With the demolition of the Metal Box buildings in Rock Valley, another era in the industrial history of Mansfield has changed. The buildings dated back over 100 years and are recalled by local people as Barringers, or Metal box, due to their respective owners – Barringer, Wallis Manners Ltd., and the Metal Box Company. In recent years they became Crown Speciality Packaging, and this has now moved to Forest Town.
While there has been sadness at this company moving out of Mansfield, its history in the shape of tins, remains in many households all over the country and possibly overseas.
It is only when you see the large collection of Metal Box tins in a display at Mansfield Museum from October 1st 2011 to January 2012 that you realise just how much these tins have been part of our lives.
The tins below are treasured both for their pictures and contents. They have often been given as Christmas or birthday gifts. No doubt many still do adorn children’s bedrooms.
While tin money boxes such as these were an encouragement for children to save their pennies, additionally they are now a collecter’s item for post box enthusiasts
Amongst this selection there are tins for children, tins for people with coughs (Fishermans Friends), and did any of us ever consider where those black petty cash tins came from?
Pictures of children, birds, animals all make these tins attractive and have encouraged people to buy them.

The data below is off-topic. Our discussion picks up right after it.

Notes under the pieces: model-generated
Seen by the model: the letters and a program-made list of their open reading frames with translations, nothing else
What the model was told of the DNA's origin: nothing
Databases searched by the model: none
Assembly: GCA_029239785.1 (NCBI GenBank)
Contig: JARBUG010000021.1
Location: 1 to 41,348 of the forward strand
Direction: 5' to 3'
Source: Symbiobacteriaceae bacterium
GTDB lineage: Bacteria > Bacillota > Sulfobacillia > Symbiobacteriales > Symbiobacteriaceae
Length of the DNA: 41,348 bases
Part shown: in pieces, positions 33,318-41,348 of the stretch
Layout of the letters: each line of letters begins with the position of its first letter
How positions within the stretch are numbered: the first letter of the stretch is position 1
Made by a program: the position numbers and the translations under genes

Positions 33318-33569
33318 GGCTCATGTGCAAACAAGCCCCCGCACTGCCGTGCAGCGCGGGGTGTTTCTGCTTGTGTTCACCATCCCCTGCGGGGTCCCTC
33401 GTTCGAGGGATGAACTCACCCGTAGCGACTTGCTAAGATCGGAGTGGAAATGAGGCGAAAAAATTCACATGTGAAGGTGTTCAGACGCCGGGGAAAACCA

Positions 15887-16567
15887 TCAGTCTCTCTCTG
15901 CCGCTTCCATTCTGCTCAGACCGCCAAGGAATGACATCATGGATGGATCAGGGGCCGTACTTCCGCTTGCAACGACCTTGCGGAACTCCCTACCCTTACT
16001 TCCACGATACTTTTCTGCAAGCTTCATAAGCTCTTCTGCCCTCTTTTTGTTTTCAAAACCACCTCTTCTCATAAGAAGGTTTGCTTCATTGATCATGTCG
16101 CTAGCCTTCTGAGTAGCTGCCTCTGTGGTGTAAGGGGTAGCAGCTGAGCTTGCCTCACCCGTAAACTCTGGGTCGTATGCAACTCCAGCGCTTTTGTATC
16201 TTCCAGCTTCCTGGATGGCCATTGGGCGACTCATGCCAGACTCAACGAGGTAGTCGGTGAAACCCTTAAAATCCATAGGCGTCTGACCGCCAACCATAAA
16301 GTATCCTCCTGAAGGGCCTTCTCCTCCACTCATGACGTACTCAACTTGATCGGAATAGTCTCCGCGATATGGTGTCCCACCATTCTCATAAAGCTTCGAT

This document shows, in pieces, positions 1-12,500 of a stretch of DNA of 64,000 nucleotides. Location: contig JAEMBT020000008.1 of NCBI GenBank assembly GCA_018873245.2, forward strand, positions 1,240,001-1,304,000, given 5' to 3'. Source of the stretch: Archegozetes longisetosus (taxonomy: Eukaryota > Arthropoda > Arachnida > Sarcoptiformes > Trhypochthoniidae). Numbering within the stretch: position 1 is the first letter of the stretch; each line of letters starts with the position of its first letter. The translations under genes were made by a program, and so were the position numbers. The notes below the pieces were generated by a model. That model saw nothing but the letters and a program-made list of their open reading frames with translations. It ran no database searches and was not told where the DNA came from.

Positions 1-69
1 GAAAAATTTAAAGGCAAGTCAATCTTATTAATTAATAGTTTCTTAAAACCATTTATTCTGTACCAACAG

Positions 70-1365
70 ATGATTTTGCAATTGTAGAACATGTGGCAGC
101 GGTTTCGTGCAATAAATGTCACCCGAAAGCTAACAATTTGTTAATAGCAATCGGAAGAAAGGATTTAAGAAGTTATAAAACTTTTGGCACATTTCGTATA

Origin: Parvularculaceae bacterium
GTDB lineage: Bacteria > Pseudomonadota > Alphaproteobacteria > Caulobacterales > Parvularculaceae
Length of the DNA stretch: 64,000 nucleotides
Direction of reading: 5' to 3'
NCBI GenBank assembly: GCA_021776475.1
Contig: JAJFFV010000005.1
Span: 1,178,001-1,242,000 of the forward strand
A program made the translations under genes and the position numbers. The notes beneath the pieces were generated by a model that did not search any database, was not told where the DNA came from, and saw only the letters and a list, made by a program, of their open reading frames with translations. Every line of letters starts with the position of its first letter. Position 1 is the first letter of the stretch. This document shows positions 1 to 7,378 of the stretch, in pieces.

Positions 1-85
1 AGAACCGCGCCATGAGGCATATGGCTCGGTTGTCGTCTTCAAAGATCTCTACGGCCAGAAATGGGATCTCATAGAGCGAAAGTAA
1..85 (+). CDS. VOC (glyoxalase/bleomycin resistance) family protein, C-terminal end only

Royal events appear on tins and make them collectable. Back in June 1914 King George V and Queen Mary visited Metal Box, what an exciting time that would have been for everyone.
Every Christmas tins of sweets appear in the shops and supermarkets and though these round ones are difficult to wrap, very few people will refuse the contents!
Now who can remember Cadbury’s Chocolate bars being 2d?
Here we have a real mix of tins, a waste bin on the top shelf, Typhoo Tea below – what did all the other’s contain?
‘Pin Ups’ on tins made them a little more daring.
Beautiful biscuit tins and ‘Anti gas Ointment’ – this makes you think!
Metal Box made tins for many firms, these tins reveal just a few, Crawfords, Weetabix and Cadburys. Can you name more?
What did this selection of tins contain? what did people use them for afterwards?
An array of kitchen tins used for tea, coffee, biscuits and cakes of every variety.
A varied selection of old and new.
We have a real contrast here – Black Magic chocolates and Fishermans Friends cough sweets!
Tall & thin, short & fat, square and round – how were all these tins designed and made?
Look at the wonderful tin carriage, and house money boxes, they are quite a contrast to the tin bird box in the middle
Rat Killer amongst all those lovely tins – it makes you shudder.
A shelf full of whisky tins
How many tins have YOU recognised as having owned or still own? What have you kept in them – cakes, buttons, sewing threads, photos, screw drivers and handy tools? Do add a comment and tell us.